See http://misko.hevery.com/code-reviewers-guide/flaw-constructor-does-real-work/ for a good explanation of this design flaw.

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I don't think there should be a general rule for this, but in fact it's better to use factory pattern and do not handle too many things in constructor.

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I don't think that there is a technical requirement (e.g. GC) that a constructor should not take more than a certain time. However from a programmers point of view, I certainly do not expect that new-ing an object will take a long time. The factory method seems better suited for that use to me.

You also might consider removing the long running operation and injecting the result into the constructor and have a RenderImageFactory instead. Would make the process more obvious and might help with unit testing (meaning: If you want to unit tets class A you might not want to have to render the image every time but instead be able to just mock it out to speed things up and reduce test setup overhead)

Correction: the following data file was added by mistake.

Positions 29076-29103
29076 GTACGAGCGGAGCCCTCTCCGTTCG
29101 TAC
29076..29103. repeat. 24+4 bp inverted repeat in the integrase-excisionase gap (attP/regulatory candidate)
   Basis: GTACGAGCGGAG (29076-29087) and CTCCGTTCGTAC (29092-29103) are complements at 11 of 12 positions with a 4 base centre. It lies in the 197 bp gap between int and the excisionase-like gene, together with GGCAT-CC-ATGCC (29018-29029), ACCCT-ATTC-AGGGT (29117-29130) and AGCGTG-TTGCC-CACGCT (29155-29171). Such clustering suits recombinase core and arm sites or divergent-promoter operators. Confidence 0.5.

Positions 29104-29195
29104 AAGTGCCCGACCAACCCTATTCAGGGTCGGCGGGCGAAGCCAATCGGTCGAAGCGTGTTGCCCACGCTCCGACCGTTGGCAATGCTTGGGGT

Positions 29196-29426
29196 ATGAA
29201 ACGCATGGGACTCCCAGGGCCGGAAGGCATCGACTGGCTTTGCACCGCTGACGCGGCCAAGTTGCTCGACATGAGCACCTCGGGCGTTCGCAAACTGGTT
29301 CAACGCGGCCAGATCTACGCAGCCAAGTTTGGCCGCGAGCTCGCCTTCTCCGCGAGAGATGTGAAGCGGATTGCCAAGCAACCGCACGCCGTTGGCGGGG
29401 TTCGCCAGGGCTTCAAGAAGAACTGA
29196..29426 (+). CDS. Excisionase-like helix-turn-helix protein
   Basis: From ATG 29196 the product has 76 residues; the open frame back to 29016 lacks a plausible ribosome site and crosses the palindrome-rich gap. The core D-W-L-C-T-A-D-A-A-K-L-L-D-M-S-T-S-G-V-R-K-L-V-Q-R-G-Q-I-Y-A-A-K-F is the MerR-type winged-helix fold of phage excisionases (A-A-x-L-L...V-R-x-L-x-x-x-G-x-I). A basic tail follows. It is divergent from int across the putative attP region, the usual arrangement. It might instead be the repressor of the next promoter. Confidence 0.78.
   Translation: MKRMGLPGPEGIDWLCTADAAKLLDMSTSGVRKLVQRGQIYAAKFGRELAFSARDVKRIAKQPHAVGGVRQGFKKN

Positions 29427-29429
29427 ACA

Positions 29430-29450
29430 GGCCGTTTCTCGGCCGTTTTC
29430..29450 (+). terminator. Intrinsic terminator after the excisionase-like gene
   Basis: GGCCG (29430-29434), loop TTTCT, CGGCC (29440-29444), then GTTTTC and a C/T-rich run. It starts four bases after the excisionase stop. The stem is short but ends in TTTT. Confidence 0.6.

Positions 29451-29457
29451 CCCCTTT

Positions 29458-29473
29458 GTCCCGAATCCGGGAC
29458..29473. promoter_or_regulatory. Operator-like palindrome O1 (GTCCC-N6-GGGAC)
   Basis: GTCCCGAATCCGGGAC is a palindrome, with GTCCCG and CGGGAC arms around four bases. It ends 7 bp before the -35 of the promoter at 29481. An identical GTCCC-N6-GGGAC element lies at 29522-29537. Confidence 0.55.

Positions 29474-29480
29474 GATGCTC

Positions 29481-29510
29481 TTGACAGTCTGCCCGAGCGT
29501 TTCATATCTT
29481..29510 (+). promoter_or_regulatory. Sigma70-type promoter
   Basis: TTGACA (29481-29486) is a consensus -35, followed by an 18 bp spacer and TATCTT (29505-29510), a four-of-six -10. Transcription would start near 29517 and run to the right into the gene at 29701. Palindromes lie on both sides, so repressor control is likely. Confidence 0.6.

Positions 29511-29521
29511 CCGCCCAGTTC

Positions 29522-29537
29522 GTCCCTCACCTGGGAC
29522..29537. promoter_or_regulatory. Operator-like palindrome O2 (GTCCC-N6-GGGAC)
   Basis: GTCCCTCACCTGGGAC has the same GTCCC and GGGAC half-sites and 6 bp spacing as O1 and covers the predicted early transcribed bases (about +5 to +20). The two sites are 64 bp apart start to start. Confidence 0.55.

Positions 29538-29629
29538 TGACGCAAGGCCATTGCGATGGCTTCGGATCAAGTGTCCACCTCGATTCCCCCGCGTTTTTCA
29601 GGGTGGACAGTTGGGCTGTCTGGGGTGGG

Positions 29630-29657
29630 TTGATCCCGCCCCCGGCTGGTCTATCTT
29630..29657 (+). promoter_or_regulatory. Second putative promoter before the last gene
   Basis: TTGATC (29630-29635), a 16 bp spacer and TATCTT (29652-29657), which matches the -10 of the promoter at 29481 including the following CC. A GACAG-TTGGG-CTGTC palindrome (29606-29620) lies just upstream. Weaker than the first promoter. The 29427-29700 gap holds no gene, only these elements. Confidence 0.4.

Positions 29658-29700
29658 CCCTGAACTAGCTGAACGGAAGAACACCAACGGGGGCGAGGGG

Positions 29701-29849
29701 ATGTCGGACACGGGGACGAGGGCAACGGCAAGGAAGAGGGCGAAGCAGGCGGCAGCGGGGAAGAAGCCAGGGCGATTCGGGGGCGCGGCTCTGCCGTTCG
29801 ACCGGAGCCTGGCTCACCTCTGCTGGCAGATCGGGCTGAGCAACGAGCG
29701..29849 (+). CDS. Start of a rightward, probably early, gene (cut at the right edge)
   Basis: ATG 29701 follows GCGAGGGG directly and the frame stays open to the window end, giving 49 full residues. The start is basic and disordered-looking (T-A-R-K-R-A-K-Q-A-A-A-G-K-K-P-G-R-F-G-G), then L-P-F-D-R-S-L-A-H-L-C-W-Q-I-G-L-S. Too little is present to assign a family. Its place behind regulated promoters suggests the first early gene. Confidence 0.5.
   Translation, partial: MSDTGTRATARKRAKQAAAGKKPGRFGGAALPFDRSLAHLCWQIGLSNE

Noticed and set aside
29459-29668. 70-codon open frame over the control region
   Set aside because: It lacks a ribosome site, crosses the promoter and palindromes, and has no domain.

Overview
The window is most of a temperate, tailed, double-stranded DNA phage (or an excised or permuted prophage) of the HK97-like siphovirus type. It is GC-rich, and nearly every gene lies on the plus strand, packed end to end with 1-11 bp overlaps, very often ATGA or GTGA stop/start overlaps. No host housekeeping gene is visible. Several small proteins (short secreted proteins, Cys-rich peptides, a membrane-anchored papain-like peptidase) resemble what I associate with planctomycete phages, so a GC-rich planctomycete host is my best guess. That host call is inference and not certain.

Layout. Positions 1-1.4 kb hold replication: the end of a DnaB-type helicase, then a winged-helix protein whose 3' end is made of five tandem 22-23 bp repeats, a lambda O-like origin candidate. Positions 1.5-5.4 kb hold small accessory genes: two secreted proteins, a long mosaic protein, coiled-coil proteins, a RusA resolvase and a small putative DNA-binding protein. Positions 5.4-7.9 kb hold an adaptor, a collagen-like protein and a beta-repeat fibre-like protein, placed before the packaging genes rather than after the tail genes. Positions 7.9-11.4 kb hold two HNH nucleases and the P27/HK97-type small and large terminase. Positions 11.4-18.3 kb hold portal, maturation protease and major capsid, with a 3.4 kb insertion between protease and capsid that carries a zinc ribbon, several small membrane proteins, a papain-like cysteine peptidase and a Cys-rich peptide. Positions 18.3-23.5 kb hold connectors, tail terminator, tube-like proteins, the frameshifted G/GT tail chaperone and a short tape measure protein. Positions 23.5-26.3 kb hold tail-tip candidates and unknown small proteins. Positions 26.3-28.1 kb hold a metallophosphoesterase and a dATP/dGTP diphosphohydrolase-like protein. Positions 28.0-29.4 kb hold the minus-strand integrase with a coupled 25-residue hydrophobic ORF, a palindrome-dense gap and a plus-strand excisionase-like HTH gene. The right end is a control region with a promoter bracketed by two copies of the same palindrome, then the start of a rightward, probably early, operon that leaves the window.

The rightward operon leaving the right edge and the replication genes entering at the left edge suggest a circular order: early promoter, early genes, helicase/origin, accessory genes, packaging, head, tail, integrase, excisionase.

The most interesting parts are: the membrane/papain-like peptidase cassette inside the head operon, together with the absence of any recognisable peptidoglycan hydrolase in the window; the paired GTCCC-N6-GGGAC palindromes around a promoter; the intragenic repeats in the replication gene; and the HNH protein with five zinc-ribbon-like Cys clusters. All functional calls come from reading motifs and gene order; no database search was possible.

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There is no hard rule about how long a constructor may take. It depends on what you could reasonably expect depending on what the object does.

If it's possible to use lazy loading, you should consider it that is good for your class. If you for example are loading different things in the constructor, and some of them are not always used, it could be better to load them when and if they are actually needed.

Other than that there isn't often a good reason to put work anywhere else than the constructor, if it needs to be done anyway.

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There's no reason at all why a constructor should not take as long as it needs to do its job. The options proposed by you and others look to me like they will make your code more complex for no discernible benefit.